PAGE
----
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Fox VW
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Fox VW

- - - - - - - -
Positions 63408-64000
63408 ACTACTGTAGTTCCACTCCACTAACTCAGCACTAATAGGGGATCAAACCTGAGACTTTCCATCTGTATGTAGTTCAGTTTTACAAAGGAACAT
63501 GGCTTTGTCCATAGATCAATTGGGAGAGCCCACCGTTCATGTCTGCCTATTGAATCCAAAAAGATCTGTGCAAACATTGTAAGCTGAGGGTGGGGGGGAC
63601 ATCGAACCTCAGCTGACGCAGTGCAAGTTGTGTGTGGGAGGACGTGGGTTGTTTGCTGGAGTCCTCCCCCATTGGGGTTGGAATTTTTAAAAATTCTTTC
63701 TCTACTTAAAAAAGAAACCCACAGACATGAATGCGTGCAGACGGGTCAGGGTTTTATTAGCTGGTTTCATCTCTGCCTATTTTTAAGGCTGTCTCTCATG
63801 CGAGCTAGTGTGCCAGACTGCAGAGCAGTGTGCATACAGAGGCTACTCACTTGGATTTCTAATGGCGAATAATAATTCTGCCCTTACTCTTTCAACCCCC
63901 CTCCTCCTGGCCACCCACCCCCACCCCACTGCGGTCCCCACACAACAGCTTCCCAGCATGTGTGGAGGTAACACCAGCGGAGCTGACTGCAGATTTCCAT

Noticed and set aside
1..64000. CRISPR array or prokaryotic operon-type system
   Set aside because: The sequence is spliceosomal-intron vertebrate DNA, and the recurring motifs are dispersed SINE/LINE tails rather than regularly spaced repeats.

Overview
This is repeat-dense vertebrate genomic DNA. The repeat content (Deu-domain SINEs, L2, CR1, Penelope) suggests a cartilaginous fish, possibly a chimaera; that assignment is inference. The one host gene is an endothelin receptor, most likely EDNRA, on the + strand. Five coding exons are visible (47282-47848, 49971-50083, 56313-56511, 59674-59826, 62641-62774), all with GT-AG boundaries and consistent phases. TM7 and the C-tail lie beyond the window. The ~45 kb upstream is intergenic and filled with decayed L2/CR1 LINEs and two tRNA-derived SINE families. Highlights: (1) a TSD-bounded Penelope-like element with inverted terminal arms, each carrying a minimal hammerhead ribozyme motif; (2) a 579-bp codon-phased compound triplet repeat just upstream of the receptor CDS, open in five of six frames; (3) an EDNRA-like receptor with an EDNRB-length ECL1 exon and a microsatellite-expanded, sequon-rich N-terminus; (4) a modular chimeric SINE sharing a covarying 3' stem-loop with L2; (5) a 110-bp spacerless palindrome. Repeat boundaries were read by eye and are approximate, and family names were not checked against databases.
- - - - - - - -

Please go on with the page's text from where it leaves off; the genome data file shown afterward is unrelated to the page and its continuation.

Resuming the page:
Here is a devils advocate reply to the above. 1, It’s about people and fairness. The campaign’s success is precisely because it’s NOT been about estate agents or solicitors or surveyors Whilst it's not about estate agents, solicitors or surveyors all these parties would benefit from an extension of 6 months as proposed in the petition. Its a tax that doesn't affect everyone. on an average year, It benefits around 4% of households once very 23 years, 35% of the adult population will never benefit from the tax holiday 2. It’s tightly focused.There’s clarity of purpose - this is about people getting their ‘rightful’ SDLT exemption, The rules of the scheme were set in in July, some 9 months ago. They have not changed. The rightfulness of the scheme were not based upon date of the offer but date of completion. There has bee no evidence of any purchaser who has completed their sale being denied the benefit of the Stamp Duty Holiday. 3. There’s almost complete agreement amongst analysts - a few dissent, perhaps sometimes to grab headlines, but almost all agents and conveyancers, as well as major organisations from Zoopla to the Halifax called for some form of tapering or extension. One of the major dissenters is Henry Pryor who even according to Phil Spencer in the interview promoted by Estate Agent today, gets more following from social media and requests for his opinion from main stream media than him. I am not surer Anthony Codling falls in the "trying to grab headlines category either". This debate is very much focused entirely around self -interested parties such as those mentioned. agents and conveyancers, as well as major organisations from Zoopla to the Halifax . There is no complaint from removal companies, home furnishing retailers that usually benefit from a "Boom" in the housing market. 4. There’s clear messaging - it’s not difficult for anyone to understand that if you seal the deal by March 31 you benefit and if it’s April 1 or later you miss out. The only truism in the whole article. The message was clear from the outset as mentioned earlier. 5. Celebrity endorsement helps - Phil Spencer and the Daily Telegraph throwing their weight behind a campaign reaches people other than agents who read EAT or MPs interested in housing. In turn, that is reflected in MPs’ postbags and in public debate. As affable as Phil Spencer is, his time as an agent was less than successful. Not sure that the Treasury and Mr Sunak are influenced by the opinion of TV personalities any more with respect to the opinion of ET. As regards MP's led by the former Chairman of Hunters who gave rise to the Saturday Newsflash only a couple of weeks ago, shows his level of true influence. 6. Finally, successful long term lobbying - well done to the agents’ trade groups, house builders and others from the industry who argued persuasively that it wasn’t just Foxtons, Savills and Persimmon that would benefit from a thriving housing market, but individual owners, the trades involved in the ripple effect, and the wider economy that would benefit too. Sorry to state the blindingly obvious, but nothing has been achieved so far. The Treasury are not concerned with how money the individual owners can save. It is the cost to the Treasury that is their concern. There has been no headline grabbing news from any industries or trades involved in the ripple effect at all. No stories of purchasers who could make the deadline but there are no removal dates left, no new owners complaining of shortages of home furnishings, not a jot ! A week on from the debate, not a further word has been uttered by the Chancellor or Jesse Norman about Stamp Duty, They were able to discuss over the weekend the change to the business loans and leak the some of the proposals contained in the budget that helps all businesses across the economy. But still no mention of extending the SDLT holiday? But when Labour MPs this week spoke vehemently in favour of extending the stamp duty holiday, it seemed clear that this particular campaign had hit home. Guess only time will tell